Stopped off in Coldfoot for gas and guess who came running out of the restaurant? Roger Patterson of Areostich Tours fame!  Roger lead the tour of Patagonia that I did about 2 years ago.    For all the details on the “End of the Earth” tour, see the Patagonia Blog or check out the Patagonia video.  Roger had tried hard to talk Aerostich into sponsoring the Ride to Alaska, but I guess it kind of bucked the company policy.  If any of you riders out there has an interest in doing one of Aerostich’s tours with Roger – do it, you won’t regret it.  Roger was leading about 28 riders from Fairbanks to Prudhoe Bay and back – they were on the return trip.  Was good to see him and we both committed to staying in touch.

Made if to Wiseman about 2pm and met Clutch Loundsbury, owner of the Wiseman Goldrush Camp.  Quite a character and heard many interesting stories over the next few hours when we ended up going back to Coldfoot for dinner.  Clutch donated the stay at his place to benefit the Juvenile Arthritis cause.

Day 16 – June 25, 2012 – Wiseman to Prudhoe Bay (Deadhorse)

Well, everyone I talked to about doing the “Haul Road” on moto cautioned that gets pretty tricky only if it rains.  The calcium chloride used by the road crews to keep dust down gets really slick when wet.  Well, of course, the clear warm weather trend of the last week or so decided to change just in time for my push to Deadhorse.  It rained most of the night and temperatures dropped to about 50 degree F.  It had stopped raining by the time I actually got moving, but the damage was done – the dirt roads were wet and slick.  Very, very big space up here. Miles and miles of tundra and nobody else around, especially at 5am.  the bike danced on the gravel and slid on the wet smooth sections.  Just about the time my confidence grew, I would hit a patch and almost loose the bike – needed to be very attentive on this ride.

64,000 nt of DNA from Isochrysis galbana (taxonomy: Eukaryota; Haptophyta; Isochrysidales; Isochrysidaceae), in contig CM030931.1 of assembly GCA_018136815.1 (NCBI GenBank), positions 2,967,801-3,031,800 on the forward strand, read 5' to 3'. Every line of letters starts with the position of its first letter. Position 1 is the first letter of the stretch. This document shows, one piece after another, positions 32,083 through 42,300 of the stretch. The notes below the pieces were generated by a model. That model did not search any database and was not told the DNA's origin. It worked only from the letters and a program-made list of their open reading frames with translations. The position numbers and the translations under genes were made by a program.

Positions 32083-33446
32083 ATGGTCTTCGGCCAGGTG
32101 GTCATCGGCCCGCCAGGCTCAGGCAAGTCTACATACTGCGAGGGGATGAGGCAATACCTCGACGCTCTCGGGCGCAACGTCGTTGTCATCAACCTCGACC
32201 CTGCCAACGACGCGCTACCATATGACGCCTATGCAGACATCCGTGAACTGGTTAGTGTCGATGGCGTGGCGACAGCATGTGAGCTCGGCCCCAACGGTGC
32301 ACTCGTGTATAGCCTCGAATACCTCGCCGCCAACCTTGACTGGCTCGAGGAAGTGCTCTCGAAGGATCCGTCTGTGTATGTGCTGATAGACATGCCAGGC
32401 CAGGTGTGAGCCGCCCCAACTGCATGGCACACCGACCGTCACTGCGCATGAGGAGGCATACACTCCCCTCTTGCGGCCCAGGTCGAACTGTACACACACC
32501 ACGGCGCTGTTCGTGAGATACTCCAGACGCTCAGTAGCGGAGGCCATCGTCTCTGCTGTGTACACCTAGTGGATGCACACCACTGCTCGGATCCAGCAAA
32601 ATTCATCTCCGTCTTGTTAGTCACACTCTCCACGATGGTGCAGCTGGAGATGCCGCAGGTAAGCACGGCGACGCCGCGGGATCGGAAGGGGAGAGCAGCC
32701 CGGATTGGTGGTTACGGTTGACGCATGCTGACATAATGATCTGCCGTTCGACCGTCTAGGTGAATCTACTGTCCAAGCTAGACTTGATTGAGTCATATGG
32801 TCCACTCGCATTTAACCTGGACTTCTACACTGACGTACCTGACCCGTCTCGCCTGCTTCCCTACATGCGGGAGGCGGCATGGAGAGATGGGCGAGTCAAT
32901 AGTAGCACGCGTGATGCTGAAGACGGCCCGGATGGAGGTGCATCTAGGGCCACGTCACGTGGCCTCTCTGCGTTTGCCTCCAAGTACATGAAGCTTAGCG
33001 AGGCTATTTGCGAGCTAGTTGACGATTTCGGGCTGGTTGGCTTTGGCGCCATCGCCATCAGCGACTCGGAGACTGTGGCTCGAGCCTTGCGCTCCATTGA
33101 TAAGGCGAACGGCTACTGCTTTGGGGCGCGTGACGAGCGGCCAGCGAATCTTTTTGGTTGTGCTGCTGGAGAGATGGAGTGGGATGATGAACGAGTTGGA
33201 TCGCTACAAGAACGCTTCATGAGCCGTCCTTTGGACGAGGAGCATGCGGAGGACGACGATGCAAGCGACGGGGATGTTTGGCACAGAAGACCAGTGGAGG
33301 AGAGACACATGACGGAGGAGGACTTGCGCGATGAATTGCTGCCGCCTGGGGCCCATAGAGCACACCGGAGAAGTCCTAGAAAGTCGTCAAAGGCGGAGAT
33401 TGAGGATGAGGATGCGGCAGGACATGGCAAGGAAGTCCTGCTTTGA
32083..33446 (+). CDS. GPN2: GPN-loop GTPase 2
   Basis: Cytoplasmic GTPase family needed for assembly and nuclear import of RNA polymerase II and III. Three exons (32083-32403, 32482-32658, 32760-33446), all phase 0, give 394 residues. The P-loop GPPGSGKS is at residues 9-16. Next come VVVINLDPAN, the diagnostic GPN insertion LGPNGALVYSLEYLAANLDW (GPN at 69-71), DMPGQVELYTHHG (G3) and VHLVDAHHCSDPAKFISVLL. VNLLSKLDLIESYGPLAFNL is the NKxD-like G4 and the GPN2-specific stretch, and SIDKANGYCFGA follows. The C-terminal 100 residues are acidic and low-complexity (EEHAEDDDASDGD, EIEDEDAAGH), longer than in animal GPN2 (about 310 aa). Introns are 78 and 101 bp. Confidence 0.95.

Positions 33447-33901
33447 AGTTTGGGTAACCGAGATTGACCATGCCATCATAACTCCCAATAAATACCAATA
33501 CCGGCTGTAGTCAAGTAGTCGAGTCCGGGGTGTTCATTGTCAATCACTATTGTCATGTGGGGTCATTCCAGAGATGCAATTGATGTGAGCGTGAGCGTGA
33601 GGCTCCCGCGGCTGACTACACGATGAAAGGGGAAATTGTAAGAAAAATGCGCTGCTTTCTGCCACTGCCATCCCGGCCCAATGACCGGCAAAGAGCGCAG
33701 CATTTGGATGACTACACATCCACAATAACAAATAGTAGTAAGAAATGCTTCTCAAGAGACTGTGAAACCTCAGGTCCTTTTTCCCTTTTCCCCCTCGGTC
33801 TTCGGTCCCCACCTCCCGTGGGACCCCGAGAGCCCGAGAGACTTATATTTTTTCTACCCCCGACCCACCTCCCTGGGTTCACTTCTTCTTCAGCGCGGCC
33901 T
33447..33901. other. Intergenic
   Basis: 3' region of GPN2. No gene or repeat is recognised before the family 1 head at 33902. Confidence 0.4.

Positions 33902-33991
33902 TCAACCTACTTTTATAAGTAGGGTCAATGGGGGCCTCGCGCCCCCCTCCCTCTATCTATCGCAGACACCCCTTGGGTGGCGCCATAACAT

Passed over the Atigun Pass after about 55 miles – pretty amazing and kept the adrenaline flowing.  Not sure how steep the decent is over the other side, but couldn’t imagine doing this in winter.  This is the spot of all of the drama in the Ice Road Truckers series.  I saw evidence of past catastrophes in the damaged/missing guardrail at 5000′ ASL.  Dramatic plunges to the valley below.

Prudhoe Bay (note the ice on the Bay)

Anyway, by abut 11am, I pulled into Prudhoe Bay. Outside temperature was about 43 degrees and the wind was howling.  Impressive place – even though it is mainly industrial buildings.  As one who works in the industrial environment, I can only imagine the work it took to establish this industrial complex, all to satisfy the insatiable thirst for oil – makes you wonder…

So, I made it.  Now begins the long trek home, after a good night’s sleep and a few meals.  Heading out by 5am tomorrow.  Supposed to be about 35 degrees out.  Will be chilly for the 1st 2-3 hours.   Just hope the rain quits.  Depending on how I feel, I might just continue on the  Fairbanks – would be a 12-14 hour ride.  However, if it is warm and dry by the afternoon – I am finding the dirt/gravel road kind of fun.  Dirty though – thorough cleaning needed  – both me and the bike…